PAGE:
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To Cut Or Not To Cut Succulent Flowers

Updated: Feb 5

Succulents are mostly admired for their stunning, water swollen foliage and unusual shapes, but the flowers are quite beautiful as well. Succulent flowers come in many colours and shapes and mostly appear once per year, though there are species that flower more often. While succulent flowers grow for a purpose there are advantages and disadvantages of leaving them on the plant.

Why is my succulent growing a long stem with flowers?

Succulents flower in order to reproduce. Most succulents will send their flowers up on a long stem, possibly to attract more pollinating insects and nectar feeding birds.

When a succulent flower is pollinated seed pods form. Most succulent seed is tiny and will disperse on its own when the seed pods have hardened off and opened.

Advantages of succulent flowers

Succulent flowers are attractive, feed a number of beneficial insects and birds. They are also a means for plants to reproduce when a flower is pollinated and grows seeds, or when a bulbil forms on the stalk.

A bee feeding on Senecio Flower
A bee collecting pollen off a Senecio flower

Disadvantages of succulent flowers

The main disadvantage of succulent flowers is their irresistibility to pests. Mealy bugs and aphids love the new, succulent growth of a fresh flower stalk and blooms. Inevitably, the pests spread beyond the flowers to other plants. Growing a flower also takes away some of the plants’ energy.

Aphids on Echeveria Flower
Aphids on Echeveria Flower

Should I cut succulent flowers?

From a succulents’ point of view, flowers serve one purpose- reproduction. Pollinated flowers will produce seed which will help the plants spread. But they also consume energy and attract pests. Thus, it may be better to cut them off if you’re not propagating seeds.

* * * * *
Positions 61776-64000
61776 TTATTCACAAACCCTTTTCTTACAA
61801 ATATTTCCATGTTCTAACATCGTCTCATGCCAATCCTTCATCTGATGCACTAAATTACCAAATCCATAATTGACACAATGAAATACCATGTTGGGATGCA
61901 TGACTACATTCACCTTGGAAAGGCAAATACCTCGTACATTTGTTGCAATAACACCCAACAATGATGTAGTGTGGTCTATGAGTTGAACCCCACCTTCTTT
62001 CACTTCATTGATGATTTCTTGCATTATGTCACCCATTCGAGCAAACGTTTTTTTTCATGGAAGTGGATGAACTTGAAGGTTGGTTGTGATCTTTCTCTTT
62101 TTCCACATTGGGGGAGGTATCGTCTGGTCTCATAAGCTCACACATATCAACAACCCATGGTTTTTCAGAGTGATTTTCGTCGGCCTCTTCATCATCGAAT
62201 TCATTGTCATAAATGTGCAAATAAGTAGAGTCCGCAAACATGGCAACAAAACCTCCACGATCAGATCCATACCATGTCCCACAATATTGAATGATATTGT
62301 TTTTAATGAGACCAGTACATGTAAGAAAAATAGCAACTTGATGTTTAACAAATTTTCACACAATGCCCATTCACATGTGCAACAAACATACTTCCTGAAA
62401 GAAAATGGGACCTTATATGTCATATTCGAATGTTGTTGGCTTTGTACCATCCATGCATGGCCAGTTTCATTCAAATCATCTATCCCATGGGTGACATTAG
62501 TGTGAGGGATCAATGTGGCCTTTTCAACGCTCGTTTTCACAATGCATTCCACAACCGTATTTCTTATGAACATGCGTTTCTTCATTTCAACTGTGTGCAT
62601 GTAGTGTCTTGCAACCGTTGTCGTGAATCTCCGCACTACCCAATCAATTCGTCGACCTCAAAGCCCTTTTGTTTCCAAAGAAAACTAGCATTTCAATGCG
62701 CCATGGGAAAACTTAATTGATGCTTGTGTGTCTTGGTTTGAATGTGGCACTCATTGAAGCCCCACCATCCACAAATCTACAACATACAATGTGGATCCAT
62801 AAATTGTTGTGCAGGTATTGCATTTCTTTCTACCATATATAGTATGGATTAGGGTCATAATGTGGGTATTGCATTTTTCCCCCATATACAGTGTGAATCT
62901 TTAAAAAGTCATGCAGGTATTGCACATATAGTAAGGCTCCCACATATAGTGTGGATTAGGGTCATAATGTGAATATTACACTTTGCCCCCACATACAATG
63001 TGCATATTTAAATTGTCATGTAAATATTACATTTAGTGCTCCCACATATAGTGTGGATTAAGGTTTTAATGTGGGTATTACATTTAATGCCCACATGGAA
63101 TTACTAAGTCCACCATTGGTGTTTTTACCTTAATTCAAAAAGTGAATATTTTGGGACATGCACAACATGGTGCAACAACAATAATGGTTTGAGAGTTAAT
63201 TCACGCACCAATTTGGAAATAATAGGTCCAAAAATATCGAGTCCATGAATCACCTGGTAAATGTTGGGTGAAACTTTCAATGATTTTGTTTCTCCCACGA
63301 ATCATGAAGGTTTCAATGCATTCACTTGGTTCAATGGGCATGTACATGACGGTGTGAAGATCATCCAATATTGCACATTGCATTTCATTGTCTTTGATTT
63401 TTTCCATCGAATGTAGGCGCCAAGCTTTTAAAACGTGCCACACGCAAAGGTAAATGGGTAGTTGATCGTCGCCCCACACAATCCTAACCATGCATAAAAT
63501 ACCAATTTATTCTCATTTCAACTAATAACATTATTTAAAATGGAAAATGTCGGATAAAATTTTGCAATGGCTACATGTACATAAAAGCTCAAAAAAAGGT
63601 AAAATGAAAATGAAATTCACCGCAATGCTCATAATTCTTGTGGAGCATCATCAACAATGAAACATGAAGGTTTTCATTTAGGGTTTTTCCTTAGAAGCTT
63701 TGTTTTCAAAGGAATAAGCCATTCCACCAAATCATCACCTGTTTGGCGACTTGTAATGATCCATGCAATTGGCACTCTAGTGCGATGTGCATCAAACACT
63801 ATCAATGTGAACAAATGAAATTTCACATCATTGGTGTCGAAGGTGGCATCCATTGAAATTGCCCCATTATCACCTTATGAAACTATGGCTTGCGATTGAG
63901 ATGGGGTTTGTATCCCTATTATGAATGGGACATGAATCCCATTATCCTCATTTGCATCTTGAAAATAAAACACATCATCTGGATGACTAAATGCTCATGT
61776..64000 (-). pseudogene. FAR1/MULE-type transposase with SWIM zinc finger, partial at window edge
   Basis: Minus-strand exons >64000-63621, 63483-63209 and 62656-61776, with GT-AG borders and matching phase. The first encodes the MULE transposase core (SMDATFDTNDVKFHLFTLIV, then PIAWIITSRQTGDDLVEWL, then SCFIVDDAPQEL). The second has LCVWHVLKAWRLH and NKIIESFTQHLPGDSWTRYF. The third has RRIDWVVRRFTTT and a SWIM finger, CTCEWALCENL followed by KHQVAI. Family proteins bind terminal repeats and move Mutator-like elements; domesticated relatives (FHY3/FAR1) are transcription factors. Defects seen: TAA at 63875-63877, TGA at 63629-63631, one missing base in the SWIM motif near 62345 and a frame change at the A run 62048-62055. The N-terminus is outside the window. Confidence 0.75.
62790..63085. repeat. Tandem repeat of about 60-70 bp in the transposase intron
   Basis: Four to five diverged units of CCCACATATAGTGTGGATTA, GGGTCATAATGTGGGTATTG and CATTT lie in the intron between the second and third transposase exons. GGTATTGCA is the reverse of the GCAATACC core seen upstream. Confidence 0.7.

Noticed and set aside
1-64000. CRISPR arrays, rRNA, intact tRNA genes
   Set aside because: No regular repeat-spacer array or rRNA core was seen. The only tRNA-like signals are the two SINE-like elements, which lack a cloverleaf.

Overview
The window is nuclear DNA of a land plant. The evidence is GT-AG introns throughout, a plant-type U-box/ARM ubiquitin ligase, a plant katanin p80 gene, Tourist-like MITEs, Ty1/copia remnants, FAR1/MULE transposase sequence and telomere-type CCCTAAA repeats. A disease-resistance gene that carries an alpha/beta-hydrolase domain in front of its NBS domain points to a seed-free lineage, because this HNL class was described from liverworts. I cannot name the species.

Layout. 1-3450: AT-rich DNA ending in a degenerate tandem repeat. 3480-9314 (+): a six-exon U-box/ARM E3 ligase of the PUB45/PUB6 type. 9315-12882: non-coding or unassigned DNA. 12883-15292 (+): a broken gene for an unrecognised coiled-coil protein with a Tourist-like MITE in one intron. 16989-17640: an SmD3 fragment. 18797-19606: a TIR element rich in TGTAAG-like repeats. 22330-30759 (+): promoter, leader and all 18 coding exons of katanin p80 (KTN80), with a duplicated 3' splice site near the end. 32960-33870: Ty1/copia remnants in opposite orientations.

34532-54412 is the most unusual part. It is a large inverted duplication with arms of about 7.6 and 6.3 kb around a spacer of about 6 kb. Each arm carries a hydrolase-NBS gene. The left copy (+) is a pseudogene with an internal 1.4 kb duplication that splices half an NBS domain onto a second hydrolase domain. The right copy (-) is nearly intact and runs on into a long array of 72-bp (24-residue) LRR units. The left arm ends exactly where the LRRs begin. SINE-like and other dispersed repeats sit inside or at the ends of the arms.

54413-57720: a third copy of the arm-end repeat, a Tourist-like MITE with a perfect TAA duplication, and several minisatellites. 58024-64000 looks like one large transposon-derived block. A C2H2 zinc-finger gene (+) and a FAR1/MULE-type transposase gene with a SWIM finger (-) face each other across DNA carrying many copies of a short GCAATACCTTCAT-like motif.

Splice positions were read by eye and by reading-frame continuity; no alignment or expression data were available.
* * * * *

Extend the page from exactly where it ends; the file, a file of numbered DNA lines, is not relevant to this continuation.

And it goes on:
It really is up to you whether or not you cut succulent flowers off. If you’d like to try your hand at seed propagation, you may want to keep the flowers. Propagating succulents from seed is generally quite difficult, but there are many enthusiasts out there that have grown some amazing succulent hybrids by cross pollination, so it’s not impossible.

I have also grown a new Haworthia by accident when one of the plants produced seed pods and I planted them once they opened up to see what will happen. To my surprise, the seeds germinated and 2 years later I had Haworthia I have never seen before (the pollination happened between 2 different species one of which I’m unsure of).

Some species also produce a bulbil. Bulbil usually appears on flower stalks of Aloe, Haworthia, Gasteria and some other species, and looks like an offset. Bulbil is able to send root once the flower stalk starts dying and it forces it to bend all the way to the ground.

Bulbil on Haworthia Fasciata Zebra
Bulbil on Haworthia Fasciata Variegata

Succulent flowers can also be planted and propagated. Unfortunately, it is a minority of succulents that have the ability to root succulent flower stalks and produce a whole new plant. I have written a detailed article on which succulents do propagate from flower stalks and which don’t.

Echeveria Painted Frills pups on flower stalk
Pups growing on this rooted Echeveria Painted Frills flower

Succulent flowers are very pretty and a succulent garden in flower looks absolutely spectacular, so they might be kept purely because of the fact they are so aesthetically pleasing.

Succulent flowers make excellent long-lasting cut flowers and a lush bunch will look fantastic indoors.

Beneficial insect and nectar feeding birds love succulent flowers and I have found many types of bees, hoverflies and butterflies feeding off the succulent flowers in the nursery. To be honest that is the main reasons I keep the flowers on our succulents as I love to see all the native bees and tiny birds coming in and feeding off the nectar.